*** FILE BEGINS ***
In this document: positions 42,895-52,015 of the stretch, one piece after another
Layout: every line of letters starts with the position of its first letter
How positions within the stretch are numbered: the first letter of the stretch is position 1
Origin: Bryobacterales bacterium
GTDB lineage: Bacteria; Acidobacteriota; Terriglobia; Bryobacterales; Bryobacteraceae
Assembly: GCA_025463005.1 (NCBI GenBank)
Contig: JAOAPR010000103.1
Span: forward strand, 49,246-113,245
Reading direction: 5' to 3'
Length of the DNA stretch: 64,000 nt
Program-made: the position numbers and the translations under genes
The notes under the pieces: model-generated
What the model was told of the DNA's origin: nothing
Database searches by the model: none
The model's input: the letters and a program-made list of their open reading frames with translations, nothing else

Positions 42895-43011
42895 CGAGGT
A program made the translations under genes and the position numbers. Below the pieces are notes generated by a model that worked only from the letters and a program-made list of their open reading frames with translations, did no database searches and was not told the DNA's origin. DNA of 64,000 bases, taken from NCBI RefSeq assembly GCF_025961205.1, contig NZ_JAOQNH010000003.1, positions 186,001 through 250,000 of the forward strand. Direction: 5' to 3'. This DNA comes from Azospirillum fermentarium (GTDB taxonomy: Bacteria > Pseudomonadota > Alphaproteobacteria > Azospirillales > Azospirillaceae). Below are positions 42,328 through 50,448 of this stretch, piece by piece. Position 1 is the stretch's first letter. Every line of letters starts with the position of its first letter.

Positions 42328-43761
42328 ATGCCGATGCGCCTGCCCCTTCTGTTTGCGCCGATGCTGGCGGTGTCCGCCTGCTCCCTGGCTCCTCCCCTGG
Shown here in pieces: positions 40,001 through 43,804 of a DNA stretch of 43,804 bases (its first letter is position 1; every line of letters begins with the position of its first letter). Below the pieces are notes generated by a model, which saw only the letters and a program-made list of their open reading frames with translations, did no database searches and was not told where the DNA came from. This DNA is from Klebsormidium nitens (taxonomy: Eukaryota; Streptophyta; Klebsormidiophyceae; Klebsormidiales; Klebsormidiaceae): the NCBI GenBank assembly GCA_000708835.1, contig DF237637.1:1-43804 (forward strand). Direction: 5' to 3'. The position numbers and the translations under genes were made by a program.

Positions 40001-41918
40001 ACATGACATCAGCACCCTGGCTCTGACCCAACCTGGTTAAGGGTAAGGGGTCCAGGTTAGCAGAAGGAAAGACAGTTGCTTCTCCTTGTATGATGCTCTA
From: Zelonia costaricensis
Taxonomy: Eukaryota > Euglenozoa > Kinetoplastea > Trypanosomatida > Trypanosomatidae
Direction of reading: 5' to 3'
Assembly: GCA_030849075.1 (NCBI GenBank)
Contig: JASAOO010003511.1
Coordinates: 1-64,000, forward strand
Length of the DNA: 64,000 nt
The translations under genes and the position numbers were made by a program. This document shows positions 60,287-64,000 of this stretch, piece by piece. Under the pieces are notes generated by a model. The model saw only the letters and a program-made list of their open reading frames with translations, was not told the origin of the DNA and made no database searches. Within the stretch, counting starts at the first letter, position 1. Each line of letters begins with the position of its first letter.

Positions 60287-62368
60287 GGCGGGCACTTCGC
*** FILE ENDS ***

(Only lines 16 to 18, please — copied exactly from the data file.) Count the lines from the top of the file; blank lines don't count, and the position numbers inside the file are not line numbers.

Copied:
Positions 42895-43011
42895 CGAGGT
A program made the translations under genes and the position numbers. Below the pieces are notes generated by a model that worked only from the letters and a program-made list of their open reading frames with translations, did no database searches and was not told the DNA's origin. DNA of 64,000 bases, taken from NCBI RefSeq assembly GCF_025961205.1, contig NZ_JAOQNH010000003.1, positions 186,001 through 250,000 of the forward strand. Direction: 5' to 3'. This DNA comes from Azospirillum fermentarium (GTDB taxonomy: Bacteria > Pseudomonadota > Alphaproteobacteria > Azospirillales > Azospirillaceae). Below are positions 42,328 through 50,448 of this stretch, piece by piece. Position 1 is the stretch's first letter. Every line of letters starts with the position of its first letter.